In late fall of 2022, an article titled “Du lässt immer das Licht an!” [You always leave the lights on!] was published by Austrian newspaper[1]. The author writes in a humorous way about dynamics between family members, partners, and flatmates regarding the contemporary topic of energy saving within the household[2].

When she leaves the room for even a brief moment, her husband secretly turns down the heat, one of the women interviewed says. The author also mentions her husband, who allusively asks her not to turn on the stove for a only single meal; instead she should consider whether other meals could be prepared simultaneously.

The Austrian minister of climate action (from the Green party, Die Grünen) and the Austrian minister of Labour (nominated by the conservative Austrian People’s party, ÖVP) called upon the Austrian citizens in their “Mission 11[3]. They suggested, among other things, to use cold instead of hot water for brushing teeth and hand washing. Cold water would be just as good.

Saving gas in order to get Austria out of its dependence on Russian oil companies, to still be able to pay the sudden skyrocketing prices, and saving energy to take your part in saving the environment are, by all means, venerable and justified motives. But still, I can’t shake the uncanny feeling from all these “saving-paroles”, these best practice models, and the enthusiasm when a new savings-concept catches on. Since getting flooded with new tips and tricks on how to save more, we once again experience the return of penuriousness, of stinginess, and narrowness.

Savings and Austria go hand in hand. In 2021, approximately every 2.5 Austrian citizens[4] signed a home savings contract [Bausparvertrag] with their bank[5]. In Austria, to save money is a valuable act in itself.

Also noteworthy is the mascot Sparefroh [SaveGlady], which originated in Germany in the fifties and achieved astounding popularity in Austria in the sixties and seventies. Make savings, gladly: a symbol of the Austrian ethos. Especially appealing to children, the mascot highlights the benefits of sacrifice in the present, along with the prospect of a joyful and happy future[6]. It’s not the external circumstances that force the individual to sacrifice something, but rather it is a matter of deliberate choice: make savings, gladly!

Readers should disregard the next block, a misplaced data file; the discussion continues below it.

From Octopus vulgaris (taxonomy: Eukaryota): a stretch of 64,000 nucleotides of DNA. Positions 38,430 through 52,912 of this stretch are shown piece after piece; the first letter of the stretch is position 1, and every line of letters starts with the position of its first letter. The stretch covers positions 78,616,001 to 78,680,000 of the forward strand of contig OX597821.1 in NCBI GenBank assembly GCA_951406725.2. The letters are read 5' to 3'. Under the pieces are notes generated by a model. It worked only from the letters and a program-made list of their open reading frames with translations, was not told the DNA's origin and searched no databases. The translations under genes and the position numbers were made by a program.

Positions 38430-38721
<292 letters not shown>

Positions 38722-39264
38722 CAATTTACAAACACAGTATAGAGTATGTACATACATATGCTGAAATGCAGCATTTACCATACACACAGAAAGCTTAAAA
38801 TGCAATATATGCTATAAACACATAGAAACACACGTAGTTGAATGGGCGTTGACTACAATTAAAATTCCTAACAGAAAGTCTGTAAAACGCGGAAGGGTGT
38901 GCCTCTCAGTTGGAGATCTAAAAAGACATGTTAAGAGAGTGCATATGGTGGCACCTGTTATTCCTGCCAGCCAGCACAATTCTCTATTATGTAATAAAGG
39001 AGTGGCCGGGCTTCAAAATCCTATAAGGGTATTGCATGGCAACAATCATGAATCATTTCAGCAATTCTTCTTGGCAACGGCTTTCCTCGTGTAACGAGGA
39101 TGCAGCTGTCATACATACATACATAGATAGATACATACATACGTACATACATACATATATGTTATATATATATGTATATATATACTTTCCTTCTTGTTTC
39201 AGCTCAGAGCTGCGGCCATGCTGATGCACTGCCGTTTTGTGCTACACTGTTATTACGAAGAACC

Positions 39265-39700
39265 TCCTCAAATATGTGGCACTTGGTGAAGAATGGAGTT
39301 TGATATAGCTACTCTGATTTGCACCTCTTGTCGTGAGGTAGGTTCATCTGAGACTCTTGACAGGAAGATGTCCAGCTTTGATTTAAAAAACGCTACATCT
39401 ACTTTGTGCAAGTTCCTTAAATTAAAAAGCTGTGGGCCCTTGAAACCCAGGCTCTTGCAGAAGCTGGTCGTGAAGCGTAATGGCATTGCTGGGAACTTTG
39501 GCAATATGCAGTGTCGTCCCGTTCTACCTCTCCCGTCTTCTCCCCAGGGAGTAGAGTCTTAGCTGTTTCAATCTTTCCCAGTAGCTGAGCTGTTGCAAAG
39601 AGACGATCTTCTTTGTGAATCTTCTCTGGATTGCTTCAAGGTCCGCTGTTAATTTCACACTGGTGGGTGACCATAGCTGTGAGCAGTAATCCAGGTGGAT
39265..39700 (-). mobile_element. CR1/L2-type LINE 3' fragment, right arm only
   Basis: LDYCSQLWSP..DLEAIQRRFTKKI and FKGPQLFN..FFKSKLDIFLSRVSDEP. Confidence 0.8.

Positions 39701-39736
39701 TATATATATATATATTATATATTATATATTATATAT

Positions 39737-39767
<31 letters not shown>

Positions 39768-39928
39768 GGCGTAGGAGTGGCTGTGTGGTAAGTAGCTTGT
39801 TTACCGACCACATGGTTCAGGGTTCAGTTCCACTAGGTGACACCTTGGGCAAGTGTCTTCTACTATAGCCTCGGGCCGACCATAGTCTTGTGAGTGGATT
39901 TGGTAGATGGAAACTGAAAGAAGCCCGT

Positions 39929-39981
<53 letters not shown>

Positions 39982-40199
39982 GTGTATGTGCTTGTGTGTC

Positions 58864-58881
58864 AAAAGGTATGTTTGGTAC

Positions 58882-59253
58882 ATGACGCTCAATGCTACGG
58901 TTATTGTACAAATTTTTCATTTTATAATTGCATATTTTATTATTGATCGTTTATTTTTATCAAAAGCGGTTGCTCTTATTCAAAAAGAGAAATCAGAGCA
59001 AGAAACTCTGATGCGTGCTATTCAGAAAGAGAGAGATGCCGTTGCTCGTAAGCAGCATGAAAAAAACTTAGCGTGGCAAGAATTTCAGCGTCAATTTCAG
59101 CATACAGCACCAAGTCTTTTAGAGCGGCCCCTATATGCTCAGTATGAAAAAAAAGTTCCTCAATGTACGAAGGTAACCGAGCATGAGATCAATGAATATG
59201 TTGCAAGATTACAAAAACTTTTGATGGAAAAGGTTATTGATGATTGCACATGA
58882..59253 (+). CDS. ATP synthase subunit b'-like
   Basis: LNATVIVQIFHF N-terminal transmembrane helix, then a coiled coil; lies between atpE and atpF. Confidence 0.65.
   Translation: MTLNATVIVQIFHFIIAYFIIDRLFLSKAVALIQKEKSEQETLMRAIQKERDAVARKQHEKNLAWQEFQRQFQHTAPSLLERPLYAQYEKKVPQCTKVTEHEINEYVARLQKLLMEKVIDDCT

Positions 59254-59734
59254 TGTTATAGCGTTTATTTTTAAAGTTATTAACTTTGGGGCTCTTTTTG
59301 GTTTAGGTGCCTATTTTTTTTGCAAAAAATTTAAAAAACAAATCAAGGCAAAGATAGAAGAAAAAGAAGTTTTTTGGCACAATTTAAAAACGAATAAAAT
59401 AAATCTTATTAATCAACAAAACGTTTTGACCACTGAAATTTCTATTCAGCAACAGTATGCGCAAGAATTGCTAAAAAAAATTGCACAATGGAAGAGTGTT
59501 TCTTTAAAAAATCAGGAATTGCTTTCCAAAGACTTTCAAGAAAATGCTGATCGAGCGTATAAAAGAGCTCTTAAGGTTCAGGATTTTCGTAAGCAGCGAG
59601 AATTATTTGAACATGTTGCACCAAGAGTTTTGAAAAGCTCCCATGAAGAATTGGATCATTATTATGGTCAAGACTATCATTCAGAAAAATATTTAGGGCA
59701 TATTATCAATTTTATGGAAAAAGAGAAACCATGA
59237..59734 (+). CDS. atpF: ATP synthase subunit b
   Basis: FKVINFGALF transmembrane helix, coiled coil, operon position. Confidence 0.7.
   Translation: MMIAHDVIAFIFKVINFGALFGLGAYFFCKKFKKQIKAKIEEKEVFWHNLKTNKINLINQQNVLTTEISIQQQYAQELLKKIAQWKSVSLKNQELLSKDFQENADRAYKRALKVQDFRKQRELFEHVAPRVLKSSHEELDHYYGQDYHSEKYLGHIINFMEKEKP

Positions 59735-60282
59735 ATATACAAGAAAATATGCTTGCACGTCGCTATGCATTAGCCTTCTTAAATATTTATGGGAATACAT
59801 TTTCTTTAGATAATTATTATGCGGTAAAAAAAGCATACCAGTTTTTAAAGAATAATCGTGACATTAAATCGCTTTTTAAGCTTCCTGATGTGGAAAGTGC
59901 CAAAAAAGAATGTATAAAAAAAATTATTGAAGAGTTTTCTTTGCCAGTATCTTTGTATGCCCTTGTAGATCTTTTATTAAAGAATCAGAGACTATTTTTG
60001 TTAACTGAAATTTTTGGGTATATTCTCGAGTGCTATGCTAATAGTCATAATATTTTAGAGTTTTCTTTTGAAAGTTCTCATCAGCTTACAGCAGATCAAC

Today in Austria, the ground is well laid for this contemporary cult of savings and sacrifice.

In Character and Anal Erotism, Freud mentions, as one of the three main characteristics of the anal erotic, a certain parsimony, which may develop to an exaggerated form of avarice[7]. This is not a case of frugality born out of difficult circumstances, but rather the impact of the drive. Savings, sacrifice, and constant deprivation become acts of jouissance. Typical of the drive, it’s never enough!

When talking about one’s own recent savings achievements, the complaint is accompanied by a certain satisfaction. In the background one can hear the aspiration to put others under the same regime as well.

This comes as no surprise. Even if one’s own sacrifices are libidinous, and therefore provide satisfaction, it nonetheless has never been a zero-sum situation. These sacrifices are never going to be fully compensated and may get converted into envy. An enviousness that addresses the one who does not follow a strict savings regime may be expressed by the demand for social justice. Precisely as Freud mentions, “Social justice means that we deny ourselves many things so that others may have to do without them as well”[8].

A joyless, constricted existence, independent of any external hardship, will be the consequence if, under the course of the new salon-worthy parsimony, drive fueled stowaways take the helm.

[1] Redl, B., “Du lässt immer das Licht an“, in: DER STANDARD, Printausgabe vom 1./2. Oktober 2022;

[2] In his article, “Krise der Energie oder Krise der Libido – Energiekrise oder Libido“ (unpublished), Avi Rybnicki points out the ambiguousness of the term “Energy Crisis”. In this context he also mentions a dampening effect on the libido and desire – exemplified in countries like Austria and Germany, where the so-called “safety nets” and guarantees of the big Other are especially well established.



[5] Bausparvertrag: One of the most common ways to save money in Austria. Over a span of several years, money is saved in order to receive a government bonus. Originally this savings option was intended to later reinvest the money into a cheaper housing loan. In fact, this is so common that, to this day, infants even get money for this specific contract right after birth.


[7] Freud, S., Character and anal eroticism, The Standard Edition of the Complete Psychological Works of Sigmund Freud, Volume IX: 169.

[8] Freud, S., Group psychology and the analysis of the ego, The Standard Edition of the Complete Psychological Works of Sigmund Freud, Volume XVIII: 121.